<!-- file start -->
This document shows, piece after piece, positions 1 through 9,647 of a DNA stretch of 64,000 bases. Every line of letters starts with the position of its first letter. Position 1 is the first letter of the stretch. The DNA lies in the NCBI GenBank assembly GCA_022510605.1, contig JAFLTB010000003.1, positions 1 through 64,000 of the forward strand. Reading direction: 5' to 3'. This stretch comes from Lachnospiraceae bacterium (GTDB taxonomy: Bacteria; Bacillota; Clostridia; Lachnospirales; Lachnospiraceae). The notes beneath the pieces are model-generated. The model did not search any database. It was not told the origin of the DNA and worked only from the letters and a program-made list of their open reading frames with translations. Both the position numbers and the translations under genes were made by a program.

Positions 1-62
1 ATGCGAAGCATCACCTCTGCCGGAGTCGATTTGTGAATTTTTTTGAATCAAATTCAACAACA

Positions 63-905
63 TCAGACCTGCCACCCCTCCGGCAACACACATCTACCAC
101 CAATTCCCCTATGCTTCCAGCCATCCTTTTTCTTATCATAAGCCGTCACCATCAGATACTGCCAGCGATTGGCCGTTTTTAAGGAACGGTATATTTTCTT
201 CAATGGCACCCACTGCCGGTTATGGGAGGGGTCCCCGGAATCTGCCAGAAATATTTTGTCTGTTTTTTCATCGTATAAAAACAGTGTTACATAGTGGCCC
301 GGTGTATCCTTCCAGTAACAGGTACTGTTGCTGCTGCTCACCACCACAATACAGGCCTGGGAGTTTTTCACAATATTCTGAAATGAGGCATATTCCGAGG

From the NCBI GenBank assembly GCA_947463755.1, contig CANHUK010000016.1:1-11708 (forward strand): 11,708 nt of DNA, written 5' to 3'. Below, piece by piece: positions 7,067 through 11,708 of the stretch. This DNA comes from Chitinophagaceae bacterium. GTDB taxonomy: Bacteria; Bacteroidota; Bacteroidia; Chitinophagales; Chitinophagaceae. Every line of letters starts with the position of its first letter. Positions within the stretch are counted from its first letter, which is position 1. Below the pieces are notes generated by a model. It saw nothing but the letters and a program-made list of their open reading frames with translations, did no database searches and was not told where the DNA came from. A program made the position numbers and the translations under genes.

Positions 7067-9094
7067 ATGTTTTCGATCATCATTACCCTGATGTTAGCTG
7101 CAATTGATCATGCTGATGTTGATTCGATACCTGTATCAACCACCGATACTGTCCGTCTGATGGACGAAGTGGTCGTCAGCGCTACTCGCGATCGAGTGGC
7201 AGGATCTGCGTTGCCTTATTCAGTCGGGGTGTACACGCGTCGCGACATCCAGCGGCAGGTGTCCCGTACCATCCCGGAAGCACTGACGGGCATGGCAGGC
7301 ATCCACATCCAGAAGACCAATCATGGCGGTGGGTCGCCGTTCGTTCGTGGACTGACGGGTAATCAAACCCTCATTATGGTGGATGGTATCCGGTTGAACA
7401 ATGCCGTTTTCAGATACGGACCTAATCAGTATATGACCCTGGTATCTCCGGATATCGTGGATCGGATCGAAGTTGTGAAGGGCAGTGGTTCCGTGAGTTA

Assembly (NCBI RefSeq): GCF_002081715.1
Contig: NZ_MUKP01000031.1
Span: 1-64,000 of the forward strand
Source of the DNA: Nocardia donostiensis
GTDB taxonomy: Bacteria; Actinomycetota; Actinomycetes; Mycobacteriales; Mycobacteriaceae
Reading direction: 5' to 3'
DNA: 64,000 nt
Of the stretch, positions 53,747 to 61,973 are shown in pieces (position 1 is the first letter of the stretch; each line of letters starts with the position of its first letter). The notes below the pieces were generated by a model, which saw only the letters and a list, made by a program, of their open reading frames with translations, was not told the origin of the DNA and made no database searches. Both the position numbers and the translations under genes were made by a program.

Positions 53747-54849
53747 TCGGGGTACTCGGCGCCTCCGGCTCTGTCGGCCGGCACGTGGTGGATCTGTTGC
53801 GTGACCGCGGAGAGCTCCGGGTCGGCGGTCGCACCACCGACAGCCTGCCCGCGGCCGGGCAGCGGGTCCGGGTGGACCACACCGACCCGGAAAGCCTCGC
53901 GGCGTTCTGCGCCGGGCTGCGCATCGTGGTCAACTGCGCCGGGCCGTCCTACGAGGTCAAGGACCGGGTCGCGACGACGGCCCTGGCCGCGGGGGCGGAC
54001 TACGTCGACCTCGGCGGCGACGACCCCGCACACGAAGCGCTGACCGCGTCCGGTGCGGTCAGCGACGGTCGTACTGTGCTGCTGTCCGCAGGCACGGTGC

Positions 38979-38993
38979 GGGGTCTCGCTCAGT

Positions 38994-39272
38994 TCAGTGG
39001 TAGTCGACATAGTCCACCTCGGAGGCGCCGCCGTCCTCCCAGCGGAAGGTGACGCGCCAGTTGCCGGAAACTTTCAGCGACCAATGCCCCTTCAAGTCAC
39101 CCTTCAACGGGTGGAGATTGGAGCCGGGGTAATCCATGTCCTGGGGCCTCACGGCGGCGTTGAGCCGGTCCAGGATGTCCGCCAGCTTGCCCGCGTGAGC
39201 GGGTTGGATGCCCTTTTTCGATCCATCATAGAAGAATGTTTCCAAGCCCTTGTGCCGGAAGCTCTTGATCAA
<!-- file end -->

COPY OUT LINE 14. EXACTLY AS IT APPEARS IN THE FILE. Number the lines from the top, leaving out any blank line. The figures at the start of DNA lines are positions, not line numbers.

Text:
7301 ATCCACATCCAGAAGACCAATCATGGCGGTGGGTCGCCGTTCGTTCGTGGACTGACGGGTAATCAAACCCTCATTATGGTGGATGGTATCCGGTTGAACA